K: They used to use Sulphuric acid…until banned in 2009. Walk along the side of the field at the wrong time and watch the bottom of your trousers, em…disappear. God knows what it was doing to the fauna.
    The commonest around here now I believe is Diquat: also used for killing potato haulms off. Its pretty toxic too:

    https://pubchem.ncbi.nlm.nih.gov/compound/diquat_dibromide#section=Top

    *****

    V: Plenty of change.org petitions about glyphosate:

    https://www.change.org/search?q=Glyphosate

    *****

    I: Thanks all,

    K said: ‘Always liked that ” wailing and gnashing of teeth. ” bit. Sounds like the Mainstream media to me…’

    Guess it does, more gnashing than you find in these quarters anyway. Does that mean hell isn’t actually all that bad and maybe heaven isn’t all it’s cracked up to be??

    M said: ‘the modern remedy for ridding the field of ‘tares’ would be to use a selective weedkiller/herbicide’ – yeah, I did wonder about that. Also would be interested to hear any permaculture ‘the problem is the solution’-type advice. It might just go straight to: Don’t bother trying to cultivate a monocrop’ though…

    ‘Imagine how much of the residue is getting into our food and thus our bodies’ – indeed, probably that’s why the FoE study found traces of glyphosate in 7/10 brits they tested (these were people who lived in cities and had no immediate contact with the chemical in their day-to-day lives):

    http://www.foeeurope.org/weed-killer-glyphosate-found-human-urine-across-Europe-130613

    Crazy stuff about dessication. Talk about servicing the needs of machines (and capital) at the expense of human & environmental health. People in the future – if any survive – will look back on this as a completely insane time.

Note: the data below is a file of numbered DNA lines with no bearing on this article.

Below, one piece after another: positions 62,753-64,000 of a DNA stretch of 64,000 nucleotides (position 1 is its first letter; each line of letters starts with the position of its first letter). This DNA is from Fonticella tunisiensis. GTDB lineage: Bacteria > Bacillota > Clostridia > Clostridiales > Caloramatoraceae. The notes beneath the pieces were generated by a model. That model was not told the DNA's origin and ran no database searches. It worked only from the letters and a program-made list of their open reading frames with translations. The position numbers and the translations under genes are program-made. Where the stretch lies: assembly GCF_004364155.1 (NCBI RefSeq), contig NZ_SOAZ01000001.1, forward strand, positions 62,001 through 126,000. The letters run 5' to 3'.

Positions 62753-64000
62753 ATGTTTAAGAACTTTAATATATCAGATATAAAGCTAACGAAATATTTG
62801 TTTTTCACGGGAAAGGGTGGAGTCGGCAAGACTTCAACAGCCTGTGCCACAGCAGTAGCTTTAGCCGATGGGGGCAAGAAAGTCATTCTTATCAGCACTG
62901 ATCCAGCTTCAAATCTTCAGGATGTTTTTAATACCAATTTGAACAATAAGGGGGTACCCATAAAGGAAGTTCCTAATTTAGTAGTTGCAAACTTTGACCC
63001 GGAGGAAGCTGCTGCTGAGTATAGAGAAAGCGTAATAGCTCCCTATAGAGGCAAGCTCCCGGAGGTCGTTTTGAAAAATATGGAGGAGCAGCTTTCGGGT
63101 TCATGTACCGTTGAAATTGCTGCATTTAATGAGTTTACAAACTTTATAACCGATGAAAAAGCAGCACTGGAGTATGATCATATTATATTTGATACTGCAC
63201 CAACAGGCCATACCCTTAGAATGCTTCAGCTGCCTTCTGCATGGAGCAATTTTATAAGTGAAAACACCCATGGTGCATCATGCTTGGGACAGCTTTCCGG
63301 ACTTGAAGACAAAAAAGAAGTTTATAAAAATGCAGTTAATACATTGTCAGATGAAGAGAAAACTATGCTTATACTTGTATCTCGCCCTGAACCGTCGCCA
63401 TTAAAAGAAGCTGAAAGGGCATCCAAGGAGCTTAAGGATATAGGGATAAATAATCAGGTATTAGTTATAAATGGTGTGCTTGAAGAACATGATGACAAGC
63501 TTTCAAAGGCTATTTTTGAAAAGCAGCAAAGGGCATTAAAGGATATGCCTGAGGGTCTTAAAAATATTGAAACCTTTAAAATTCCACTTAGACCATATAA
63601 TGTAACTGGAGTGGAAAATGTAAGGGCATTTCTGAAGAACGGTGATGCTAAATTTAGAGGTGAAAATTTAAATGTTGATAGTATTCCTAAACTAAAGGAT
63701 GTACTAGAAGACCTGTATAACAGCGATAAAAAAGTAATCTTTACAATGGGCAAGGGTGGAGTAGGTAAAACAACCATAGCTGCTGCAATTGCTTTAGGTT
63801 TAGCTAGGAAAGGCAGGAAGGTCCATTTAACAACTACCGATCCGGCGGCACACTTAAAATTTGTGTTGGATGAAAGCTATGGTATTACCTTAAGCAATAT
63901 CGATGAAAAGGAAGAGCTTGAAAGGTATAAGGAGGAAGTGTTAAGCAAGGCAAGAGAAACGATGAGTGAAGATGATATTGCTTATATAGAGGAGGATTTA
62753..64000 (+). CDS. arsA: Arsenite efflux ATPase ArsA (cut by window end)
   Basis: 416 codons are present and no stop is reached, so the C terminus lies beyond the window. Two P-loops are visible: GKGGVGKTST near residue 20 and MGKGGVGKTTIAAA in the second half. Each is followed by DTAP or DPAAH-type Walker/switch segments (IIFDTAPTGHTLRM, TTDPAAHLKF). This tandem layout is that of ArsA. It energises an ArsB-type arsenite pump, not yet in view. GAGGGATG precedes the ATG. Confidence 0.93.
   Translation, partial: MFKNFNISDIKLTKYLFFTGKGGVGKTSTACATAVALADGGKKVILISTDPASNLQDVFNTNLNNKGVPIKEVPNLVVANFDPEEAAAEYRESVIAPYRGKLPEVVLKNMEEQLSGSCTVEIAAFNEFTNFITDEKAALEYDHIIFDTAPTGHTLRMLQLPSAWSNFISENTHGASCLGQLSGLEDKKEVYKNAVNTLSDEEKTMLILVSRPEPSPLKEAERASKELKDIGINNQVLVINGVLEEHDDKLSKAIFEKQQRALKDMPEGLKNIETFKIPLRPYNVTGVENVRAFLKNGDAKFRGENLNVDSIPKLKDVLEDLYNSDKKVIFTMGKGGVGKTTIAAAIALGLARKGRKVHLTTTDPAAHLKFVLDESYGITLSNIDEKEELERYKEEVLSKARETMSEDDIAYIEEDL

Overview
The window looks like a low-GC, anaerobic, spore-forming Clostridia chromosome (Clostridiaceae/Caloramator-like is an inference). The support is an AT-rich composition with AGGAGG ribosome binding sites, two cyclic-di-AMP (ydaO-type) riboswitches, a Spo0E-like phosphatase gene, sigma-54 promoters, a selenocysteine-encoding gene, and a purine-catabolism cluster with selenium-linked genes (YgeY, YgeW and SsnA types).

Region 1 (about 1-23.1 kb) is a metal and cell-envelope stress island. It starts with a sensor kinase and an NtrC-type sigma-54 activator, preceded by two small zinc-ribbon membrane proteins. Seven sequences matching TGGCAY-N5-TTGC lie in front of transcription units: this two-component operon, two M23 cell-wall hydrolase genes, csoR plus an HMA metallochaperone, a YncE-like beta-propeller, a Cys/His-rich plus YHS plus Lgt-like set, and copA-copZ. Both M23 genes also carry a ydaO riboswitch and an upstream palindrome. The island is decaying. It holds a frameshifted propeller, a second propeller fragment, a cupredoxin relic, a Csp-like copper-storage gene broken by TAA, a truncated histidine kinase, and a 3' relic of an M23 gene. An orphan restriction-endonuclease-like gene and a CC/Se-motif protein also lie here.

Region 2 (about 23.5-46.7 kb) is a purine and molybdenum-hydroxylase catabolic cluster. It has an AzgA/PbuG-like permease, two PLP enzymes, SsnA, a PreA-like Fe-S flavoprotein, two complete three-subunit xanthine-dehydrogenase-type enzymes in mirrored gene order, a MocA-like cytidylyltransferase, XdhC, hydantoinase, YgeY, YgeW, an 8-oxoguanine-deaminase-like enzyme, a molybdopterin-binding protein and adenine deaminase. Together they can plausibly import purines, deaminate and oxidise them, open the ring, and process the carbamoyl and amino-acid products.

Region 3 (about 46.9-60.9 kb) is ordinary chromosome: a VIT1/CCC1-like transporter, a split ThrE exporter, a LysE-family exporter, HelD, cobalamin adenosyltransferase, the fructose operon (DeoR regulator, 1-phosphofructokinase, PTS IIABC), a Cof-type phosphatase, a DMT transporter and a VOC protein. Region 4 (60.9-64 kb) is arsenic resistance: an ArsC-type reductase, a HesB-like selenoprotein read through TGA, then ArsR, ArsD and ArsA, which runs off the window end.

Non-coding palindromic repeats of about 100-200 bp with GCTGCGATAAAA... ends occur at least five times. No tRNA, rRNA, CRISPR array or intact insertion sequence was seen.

Thanks to K for the info on Diquat. I heard somewhere that harvested potatoes are too toxic to be around in storage until whatever herbicide it was evaporates off. Just what you want on your chips…

    cheers,
    I

    *****

    m:‘Also would be interested to hear any permaculture ‘the problem is the solution’-type advice. It might just go straight to: Don’t bother trying to cultivate a monocrop’ though… ‘

    Crops could be interplanted in single drills – or double/triple, so harvesting is made a little easier. The humble spud is such a fantastic staple though, so you’d certainly want some. Sweet potato is even better – more nutritious and tastier – but it’s a bit tender for these parts (though I think it’s being worked on to develop a hardier strain). Sweets are proper climbers though, so will need canes or screens to grow on.
    As for the ‘waste’ parts –
    http://www.hort.purdue.edu/newcrop/duke_energy/Solanum_tuberosum.html

    ‘Root and leaf diffusates of growing potato plants possess cardiotonic activity. Dried ethanol extracts of above-ground parts show marked hypotensive and myotropic action and a spasmolytic and soothing effect on intestinal musculature. Ethanol extracts of leaves have antifungal properties, active against Phytophthora infestans. Leaves, seeds, and tuber extracts show antimicrobial activity against Gram-positive and Gram-negative bacteria.’

    ‘Although the foliage is considered poisonous, some African tribes used the tip as a potherb, while others, like Mauritians extract the.green parts as a narcotic.’

    😀

    ‘FoE study found traces of glyphosate in 7/10 brits they tested (these were people who lived in cities and had no immediate contact with the chemical in their day-to-day lives)’

    Yeah, but it’s sold in every garden centre and sprayed about by every lazy sod that can’t get off their arse and hand weed. I imagine the use is pretty heavy in cities.

    ‘I heard somewhere that harvested potatoes are too toxic to be around in storage until whatever herbicide it was evaporates off.’

    If it’s a systemic weedkiller, like glyphosate, then it works by being absorbed into the structure of the plant – root and branch – and as solanum tuberosum is a, er, tuber, that will have taken on a volume of the poison. Monsanto’s ‘great work’ has been to develop ‘Roundup ready’ http://www.roundup.com.au/how-roundup-works